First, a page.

Anthony Sacramone has a piece up at First Things that does just that. He looks at mainstream media coverage of the religious angles at the Sundance Film Festival. He begins by highlighting The Los Angeles Times piece “Sundance Film Festival: Movies look at faith in all its forms“:
Five films are singled out — out of 120 entries, or a little under five percent. This, apparently, constitutes a significant number in what is ostensibly a very religious country. But this is Hollywood (actually, Utah, but you get the picture.)
As you read on, you quickly realize that these “submissions focused on faith” reflecting how “filmmakers [are] considering issues larger than themselves,” as Peter Cooper, the festival’s director, put it are about psychos, hypocrites, quasi-fascists, and empty, lonely believers looking for something more out of life.
Now, I have not seen any of these films. Very few people have. They’ve yet to be put into general release. But what I found interesting was that the Times writer didn’t stop to google a little film history as a basis of comparison for this new generation of films that “use faith — and specifically Christianity–as either a narrative fulcrum or key expositional backdrop.” From Going My Way and Song of Bernadette and A Man for All Seasons to The Mission and Shadowlands and The Passion of the Christ to five films for which Christianity is, apparently, a fool’s paradise only.
One exception to this may be Vera Farmiga’s Higher Ground, in which the central character, a Pentecostal Christian, “is a seeker. She’s got to find herself,” as Farmiga, the film’s director, describes her. While the director sounds like she attempted to provide some nuance, and is not particularly hostile to faith, I couldn’t help asking, Is this is as good as it gets? A case study in which everyone’s lost and no one is found, to twist the lyrics of “Amazing Grace”?
OK, I can’t excerpt the whole thing so you’ll have to go over to First Things to read more. But Sacramone notes the review of one of the films in which The Hollywood Reporter says that one character “is so plainly unhinged and his view so extreme within Christianity that the debate is meaningless.”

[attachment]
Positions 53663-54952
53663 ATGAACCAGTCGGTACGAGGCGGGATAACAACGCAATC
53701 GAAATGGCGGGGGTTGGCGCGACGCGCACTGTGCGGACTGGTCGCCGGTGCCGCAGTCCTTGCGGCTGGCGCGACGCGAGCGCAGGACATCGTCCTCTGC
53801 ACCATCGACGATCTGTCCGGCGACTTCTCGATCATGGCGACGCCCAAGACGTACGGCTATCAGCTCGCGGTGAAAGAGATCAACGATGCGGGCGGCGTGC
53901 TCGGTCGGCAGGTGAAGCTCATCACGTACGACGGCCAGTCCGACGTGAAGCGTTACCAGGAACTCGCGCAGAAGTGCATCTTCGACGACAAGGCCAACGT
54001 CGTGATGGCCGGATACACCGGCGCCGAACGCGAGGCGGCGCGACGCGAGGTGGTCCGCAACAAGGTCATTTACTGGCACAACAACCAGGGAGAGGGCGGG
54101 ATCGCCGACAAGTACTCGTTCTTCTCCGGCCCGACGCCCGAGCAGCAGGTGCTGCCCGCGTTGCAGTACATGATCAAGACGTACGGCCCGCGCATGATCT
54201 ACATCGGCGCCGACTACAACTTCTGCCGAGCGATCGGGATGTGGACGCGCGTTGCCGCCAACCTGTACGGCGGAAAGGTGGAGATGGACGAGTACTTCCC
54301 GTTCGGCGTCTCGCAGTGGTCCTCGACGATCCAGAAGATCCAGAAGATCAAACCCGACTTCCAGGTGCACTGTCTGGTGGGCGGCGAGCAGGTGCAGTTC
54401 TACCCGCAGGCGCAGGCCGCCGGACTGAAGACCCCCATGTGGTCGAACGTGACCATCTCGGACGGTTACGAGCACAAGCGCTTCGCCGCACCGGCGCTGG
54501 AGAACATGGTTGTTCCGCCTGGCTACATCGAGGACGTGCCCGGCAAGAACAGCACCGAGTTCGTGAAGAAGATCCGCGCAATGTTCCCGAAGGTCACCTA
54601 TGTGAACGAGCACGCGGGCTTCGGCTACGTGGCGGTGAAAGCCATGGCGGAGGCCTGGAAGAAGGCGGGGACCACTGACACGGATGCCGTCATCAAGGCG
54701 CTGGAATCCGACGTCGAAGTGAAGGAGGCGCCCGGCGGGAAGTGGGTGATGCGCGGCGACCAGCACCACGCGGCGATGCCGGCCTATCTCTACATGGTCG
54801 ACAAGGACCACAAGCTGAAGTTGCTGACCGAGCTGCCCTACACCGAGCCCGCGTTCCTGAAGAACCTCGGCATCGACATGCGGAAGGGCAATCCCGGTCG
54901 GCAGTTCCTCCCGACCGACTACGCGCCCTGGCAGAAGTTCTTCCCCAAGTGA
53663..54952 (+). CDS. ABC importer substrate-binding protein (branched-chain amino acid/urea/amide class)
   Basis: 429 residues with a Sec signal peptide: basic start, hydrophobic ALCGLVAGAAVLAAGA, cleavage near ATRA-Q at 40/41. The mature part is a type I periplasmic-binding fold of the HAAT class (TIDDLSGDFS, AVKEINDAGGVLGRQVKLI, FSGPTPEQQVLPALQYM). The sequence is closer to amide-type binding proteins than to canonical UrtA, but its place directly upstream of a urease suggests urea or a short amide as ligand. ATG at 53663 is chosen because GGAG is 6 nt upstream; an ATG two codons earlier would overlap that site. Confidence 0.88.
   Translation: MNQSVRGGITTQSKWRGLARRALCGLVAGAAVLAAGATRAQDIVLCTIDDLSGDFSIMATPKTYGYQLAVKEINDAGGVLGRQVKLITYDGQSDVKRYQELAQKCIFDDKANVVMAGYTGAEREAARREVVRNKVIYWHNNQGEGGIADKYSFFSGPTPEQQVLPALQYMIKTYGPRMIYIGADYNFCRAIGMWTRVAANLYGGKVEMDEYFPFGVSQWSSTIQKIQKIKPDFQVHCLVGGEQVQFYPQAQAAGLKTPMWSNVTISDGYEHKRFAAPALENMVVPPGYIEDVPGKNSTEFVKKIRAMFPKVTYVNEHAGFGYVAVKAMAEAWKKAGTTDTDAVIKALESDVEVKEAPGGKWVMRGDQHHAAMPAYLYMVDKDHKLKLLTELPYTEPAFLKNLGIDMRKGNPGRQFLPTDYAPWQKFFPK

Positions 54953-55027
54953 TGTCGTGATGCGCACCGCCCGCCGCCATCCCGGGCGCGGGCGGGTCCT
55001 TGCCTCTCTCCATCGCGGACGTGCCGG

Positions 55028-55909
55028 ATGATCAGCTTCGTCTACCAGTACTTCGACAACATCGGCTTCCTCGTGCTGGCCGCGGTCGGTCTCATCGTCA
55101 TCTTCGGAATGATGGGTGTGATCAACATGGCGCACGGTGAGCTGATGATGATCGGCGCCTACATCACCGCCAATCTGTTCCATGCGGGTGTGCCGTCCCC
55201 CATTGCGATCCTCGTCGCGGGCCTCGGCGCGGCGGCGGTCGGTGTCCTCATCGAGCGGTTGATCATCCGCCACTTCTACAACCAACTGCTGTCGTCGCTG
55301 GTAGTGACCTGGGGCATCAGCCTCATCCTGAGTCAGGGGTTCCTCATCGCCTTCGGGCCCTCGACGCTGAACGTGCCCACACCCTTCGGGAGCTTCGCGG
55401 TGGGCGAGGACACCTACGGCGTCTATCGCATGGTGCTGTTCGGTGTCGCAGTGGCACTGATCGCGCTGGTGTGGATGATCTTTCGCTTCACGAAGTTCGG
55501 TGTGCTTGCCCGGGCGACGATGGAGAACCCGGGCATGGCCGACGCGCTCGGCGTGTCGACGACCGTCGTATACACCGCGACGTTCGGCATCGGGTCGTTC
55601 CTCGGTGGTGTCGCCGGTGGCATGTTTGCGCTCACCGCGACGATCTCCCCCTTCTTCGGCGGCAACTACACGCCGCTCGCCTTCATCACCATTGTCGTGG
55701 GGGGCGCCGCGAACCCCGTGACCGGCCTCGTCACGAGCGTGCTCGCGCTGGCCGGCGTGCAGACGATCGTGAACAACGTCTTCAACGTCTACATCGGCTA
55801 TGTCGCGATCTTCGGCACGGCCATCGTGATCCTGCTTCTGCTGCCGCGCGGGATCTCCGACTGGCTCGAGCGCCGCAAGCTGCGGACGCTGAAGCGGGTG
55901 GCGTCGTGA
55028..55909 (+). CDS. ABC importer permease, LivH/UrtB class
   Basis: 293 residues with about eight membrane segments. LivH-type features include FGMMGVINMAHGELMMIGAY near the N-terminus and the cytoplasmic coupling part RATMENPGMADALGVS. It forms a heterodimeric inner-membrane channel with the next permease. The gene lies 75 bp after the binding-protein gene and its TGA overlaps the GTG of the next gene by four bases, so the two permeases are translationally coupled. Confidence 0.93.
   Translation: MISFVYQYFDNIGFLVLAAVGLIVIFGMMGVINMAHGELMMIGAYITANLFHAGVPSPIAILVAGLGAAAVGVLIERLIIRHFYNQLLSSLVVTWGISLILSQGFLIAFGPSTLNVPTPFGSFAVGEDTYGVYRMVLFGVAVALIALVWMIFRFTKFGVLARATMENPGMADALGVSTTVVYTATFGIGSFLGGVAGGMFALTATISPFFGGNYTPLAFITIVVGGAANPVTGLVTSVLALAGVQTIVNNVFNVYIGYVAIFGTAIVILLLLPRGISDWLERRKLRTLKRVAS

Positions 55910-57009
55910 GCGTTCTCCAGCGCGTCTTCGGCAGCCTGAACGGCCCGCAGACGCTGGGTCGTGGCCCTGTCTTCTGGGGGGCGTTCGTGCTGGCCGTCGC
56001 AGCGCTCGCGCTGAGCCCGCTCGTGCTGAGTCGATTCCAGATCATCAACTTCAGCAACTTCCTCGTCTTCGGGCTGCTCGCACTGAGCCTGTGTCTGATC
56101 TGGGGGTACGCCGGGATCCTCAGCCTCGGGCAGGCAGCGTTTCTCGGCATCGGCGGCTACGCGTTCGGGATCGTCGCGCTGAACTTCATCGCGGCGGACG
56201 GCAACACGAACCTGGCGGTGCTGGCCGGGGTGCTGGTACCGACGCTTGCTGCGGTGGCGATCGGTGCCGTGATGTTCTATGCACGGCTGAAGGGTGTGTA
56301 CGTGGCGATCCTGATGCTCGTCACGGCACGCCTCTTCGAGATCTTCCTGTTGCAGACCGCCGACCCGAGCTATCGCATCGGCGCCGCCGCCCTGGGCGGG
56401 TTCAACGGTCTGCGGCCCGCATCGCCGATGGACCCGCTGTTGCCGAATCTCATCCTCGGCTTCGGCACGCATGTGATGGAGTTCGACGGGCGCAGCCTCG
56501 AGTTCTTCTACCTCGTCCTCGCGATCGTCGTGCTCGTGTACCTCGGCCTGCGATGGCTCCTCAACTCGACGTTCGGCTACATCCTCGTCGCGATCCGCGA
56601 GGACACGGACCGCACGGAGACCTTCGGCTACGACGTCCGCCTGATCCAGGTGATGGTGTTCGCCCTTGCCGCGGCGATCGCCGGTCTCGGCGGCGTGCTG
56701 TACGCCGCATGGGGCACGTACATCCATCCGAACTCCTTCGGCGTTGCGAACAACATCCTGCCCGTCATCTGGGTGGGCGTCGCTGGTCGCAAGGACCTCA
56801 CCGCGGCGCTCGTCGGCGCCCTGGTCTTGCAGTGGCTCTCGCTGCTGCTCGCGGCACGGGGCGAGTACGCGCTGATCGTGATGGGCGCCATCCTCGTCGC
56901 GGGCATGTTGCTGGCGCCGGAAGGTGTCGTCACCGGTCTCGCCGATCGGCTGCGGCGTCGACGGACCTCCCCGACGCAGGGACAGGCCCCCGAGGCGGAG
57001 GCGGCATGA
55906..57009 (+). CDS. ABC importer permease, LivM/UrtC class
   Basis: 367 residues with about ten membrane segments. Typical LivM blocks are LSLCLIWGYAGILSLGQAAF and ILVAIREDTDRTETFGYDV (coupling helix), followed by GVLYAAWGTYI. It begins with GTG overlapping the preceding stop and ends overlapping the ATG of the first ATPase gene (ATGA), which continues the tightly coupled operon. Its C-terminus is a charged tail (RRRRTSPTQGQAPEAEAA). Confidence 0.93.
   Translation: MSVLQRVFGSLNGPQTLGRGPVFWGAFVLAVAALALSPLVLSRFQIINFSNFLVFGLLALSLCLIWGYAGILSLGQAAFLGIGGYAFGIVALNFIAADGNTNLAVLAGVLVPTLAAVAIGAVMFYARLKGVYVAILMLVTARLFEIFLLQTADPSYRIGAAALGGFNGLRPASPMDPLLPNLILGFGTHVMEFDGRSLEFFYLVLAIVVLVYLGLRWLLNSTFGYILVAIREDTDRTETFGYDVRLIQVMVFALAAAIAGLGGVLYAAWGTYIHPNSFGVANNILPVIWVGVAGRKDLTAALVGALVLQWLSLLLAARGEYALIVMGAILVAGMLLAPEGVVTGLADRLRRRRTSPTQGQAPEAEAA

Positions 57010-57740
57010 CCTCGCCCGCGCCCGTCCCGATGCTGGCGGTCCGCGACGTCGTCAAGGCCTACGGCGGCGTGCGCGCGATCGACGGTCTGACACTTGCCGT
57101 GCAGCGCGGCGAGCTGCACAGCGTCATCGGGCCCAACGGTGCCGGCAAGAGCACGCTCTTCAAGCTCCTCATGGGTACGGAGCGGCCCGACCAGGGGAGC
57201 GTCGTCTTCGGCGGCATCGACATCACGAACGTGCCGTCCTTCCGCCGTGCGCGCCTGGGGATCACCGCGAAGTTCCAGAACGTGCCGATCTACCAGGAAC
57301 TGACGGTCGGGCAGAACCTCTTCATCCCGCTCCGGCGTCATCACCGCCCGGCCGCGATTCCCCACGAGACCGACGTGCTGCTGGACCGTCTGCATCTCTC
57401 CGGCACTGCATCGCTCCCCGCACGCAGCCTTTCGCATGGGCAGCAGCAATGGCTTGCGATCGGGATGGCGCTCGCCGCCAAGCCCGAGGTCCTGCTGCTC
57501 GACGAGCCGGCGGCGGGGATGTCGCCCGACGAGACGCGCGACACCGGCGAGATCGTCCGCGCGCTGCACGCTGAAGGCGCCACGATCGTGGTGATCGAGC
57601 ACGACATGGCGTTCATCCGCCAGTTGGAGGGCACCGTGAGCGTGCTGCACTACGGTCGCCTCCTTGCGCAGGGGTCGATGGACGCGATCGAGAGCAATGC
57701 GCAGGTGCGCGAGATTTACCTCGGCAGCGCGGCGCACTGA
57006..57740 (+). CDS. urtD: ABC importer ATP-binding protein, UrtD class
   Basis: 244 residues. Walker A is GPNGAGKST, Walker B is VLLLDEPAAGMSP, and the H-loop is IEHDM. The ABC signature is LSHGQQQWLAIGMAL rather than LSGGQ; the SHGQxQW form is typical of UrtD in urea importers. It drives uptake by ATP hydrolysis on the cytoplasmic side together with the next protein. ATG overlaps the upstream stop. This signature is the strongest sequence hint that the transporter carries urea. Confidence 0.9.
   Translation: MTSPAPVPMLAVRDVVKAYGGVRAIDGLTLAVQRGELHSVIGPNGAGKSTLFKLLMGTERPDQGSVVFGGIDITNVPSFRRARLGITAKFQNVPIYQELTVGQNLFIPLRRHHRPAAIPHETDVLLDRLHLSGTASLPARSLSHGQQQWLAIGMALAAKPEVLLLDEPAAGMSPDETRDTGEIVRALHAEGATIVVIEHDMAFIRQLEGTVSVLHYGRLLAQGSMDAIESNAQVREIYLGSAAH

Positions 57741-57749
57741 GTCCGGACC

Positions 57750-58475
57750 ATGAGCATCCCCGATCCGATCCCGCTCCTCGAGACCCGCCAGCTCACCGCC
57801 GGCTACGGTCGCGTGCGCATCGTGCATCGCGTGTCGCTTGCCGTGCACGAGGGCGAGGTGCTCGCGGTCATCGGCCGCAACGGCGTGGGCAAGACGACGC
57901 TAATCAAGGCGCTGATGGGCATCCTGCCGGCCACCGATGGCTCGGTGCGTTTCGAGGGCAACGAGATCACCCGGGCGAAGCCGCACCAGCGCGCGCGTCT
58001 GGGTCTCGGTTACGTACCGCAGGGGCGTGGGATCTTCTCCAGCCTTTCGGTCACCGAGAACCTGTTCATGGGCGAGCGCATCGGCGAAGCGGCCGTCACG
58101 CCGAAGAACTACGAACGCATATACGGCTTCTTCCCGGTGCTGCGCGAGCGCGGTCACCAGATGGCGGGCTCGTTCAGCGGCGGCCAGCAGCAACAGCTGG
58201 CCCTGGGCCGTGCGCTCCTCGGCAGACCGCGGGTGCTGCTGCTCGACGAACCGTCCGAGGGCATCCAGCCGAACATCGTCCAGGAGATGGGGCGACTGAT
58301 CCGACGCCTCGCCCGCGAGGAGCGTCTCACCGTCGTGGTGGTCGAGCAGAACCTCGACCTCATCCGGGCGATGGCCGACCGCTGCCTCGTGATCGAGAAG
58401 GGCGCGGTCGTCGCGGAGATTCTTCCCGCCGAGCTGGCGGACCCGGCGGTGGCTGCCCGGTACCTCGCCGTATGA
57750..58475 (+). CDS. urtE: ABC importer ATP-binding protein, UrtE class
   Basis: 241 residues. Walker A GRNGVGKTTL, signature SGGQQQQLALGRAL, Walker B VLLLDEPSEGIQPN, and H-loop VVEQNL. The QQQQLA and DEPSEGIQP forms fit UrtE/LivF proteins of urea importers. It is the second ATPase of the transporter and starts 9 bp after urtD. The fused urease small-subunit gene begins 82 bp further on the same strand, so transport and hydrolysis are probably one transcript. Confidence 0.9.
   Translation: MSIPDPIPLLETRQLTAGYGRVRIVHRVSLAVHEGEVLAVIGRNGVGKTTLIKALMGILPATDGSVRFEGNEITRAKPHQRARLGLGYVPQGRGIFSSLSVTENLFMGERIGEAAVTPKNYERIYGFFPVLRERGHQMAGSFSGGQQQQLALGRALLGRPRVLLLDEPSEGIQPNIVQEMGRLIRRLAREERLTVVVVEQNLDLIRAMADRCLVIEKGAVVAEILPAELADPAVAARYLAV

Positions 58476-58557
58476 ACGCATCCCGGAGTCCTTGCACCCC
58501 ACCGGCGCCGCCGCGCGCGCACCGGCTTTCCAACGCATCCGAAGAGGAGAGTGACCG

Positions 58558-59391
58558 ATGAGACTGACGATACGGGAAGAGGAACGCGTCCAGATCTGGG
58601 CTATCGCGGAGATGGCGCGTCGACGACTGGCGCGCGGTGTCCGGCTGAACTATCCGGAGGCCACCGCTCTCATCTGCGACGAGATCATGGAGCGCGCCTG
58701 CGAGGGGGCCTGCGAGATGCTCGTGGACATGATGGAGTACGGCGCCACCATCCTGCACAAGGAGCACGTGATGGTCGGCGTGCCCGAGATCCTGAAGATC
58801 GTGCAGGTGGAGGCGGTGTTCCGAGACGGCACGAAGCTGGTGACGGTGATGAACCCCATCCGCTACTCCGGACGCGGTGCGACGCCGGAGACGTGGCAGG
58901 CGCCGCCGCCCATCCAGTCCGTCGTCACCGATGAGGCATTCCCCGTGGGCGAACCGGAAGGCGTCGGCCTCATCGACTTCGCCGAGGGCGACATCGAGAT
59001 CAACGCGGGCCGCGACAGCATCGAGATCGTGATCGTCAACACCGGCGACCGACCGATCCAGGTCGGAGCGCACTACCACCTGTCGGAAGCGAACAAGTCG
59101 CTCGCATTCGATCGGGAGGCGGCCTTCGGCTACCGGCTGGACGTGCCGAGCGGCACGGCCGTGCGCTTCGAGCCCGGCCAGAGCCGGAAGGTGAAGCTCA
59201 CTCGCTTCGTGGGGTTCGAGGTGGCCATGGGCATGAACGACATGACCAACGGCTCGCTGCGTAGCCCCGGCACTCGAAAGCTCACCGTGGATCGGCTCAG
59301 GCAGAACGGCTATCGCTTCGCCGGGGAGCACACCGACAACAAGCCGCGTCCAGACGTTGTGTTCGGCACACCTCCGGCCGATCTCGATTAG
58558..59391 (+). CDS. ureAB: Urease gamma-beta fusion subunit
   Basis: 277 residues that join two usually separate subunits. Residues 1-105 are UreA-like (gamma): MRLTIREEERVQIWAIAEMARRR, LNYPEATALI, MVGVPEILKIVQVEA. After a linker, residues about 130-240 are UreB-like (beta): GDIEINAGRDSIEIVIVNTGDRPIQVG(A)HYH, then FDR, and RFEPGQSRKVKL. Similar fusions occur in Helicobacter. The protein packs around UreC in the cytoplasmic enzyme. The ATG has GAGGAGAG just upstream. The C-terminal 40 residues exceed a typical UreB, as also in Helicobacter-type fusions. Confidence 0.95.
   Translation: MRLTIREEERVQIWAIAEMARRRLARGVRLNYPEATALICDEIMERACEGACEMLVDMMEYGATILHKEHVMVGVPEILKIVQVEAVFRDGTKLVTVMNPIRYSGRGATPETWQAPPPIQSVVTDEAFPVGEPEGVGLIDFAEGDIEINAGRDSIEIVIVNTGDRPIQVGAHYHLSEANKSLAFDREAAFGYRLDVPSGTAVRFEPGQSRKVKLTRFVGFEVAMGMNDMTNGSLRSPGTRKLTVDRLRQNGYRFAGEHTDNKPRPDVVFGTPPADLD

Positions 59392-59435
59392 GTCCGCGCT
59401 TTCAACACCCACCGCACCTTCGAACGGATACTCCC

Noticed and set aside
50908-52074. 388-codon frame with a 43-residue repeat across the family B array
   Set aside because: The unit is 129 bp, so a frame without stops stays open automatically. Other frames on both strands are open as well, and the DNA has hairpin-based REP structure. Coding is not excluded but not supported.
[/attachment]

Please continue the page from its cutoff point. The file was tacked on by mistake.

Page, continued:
Another film by Kevin Smith, Red State, is a “religious thriller and a horror film” based on, of course, the Westboro crowd. Apparently a hate-filled preacher lures gay men into his compound in order to kill them. Sacramone writes “So, no, A Man Called Peter this is not.”
The angle the media took in covering this film could not be more devoid of religious understanding and Sacramone has a few questions.
Back to the Times‘ piece, Sacramone wonders why there was no reaction from filmgoers themselves:
Were any of the audience members who saw these films Christians, by chance? Did they perceive the films as mere hatchet jobs, the product of some anti-fundamentalists with an ax to grind? Were any of the Christians depicted in any way as three-dimensional — flawed but perhaps strengthened and ennobled by their faith? Did anyone come away seeing something positive in Christianity, something they might like to explore? Or did all these entries do nothing but confirm an already anti-religion, anti-Christian bias?
In which case, would that be all that surprising? Even to the Los Angeles Times?
In other words, does the story have more than one side? Any diversity of viewpoint?